The heavy weight fabrics are much more durable than the lighter weight fabrics and can usually withstand the wash times necessary to adequately remove soils. These heavier fabrics also tend too dry much slower, so when cleaned with the lightweight garments this often leads to streaks and swales. The result of the heavier-weight garments coming into contact with the lightweight garments during the drying process (lightweight fabrics may be almost dry as early as the end of extract) and re-wetting the lightweight fabric. This contact is usually the cause for the problem known as streaks and swales. These streaks and swales will have to be corrected by re-cleaning of the lightweight garments with similar garments or by themselves in order to correct the problem and can often cause production delays, due to extra time needed for this re-cleaning.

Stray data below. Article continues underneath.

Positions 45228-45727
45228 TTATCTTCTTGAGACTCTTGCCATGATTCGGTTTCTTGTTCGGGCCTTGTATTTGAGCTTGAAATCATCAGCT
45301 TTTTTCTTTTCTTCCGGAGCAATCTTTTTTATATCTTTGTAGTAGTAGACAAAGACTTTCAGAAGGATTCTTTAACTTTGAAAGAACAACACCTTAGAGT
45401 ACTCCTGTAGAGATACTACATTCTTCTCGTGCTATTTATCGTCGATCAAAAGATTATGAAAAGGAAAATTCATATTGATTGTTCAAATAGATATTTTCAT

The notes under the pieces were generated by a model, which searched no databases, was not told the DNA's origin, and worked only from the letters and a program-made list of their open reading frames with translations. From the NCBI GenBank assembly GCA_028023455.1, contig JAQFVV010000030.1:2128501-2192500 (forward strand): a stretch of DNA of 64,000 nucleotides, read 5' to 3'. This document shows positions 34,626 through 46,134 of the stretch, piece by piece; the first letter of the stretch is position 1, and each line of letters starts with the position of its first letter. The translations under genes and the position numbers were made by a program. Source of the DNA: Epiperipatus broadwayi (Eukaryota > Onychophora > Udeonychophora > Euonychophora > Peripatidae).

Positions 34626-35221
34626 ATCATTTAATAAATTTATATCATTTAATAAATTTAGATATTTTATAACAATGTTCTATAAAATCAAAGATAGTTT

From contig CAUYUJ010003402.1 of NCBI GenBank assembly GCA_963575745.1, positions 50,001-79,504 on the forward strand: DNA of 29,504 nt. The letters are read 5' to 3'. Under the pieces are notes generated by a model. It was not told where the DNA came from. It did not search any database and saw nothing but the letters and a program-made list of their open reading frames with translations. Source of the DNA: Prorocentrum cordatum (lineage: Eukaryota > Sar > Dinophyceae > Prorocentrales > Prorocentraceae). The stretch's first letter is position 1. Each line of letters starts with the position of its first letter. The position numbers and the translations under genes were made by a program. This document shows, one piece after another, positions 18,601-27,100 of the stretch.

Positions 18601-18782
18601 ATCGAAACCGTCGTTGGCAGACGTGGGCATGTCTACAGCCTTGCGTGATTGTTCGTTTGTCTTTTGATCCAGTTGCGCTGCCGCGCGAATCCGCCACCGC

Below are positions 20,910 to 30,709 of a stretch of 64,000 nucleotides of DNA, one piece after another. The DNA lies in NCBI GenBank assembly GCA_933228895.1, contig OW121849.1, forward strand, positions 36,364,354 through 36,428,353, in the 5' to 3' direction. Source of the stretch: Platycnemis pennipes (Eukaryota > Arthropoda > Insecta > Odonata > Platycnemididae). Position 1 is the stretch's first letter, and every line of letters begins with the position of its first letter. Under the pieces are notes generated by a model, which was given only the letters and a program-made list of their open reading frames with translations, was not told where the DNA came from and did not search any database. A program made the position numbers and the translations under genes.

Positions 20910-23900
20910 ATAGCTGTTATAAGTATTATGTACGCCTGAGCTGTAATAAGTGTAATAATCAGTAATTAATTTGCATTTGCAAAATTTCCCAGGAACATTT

Separating by fabric color is a must.
Sorting by color, meaning to keep the light color garments and white garments separate from the dark colored garments will help to avoid discoloration from the bleeding of dark dyes onto the lighter colored garments and greatly reduce the risk of garment claims from this type of redeposition. Quite often, this form of redeposition cannot be corrected. Another consideration is that dark fabrics tend to be dirtier as they are often worn longer and will require a longer wash cycle, a challenge if the garment is constructed with fabric, trim or dyes that can be damaged by longer cycles.
Separating the garments that may have dye migration (bleeding) is crucial.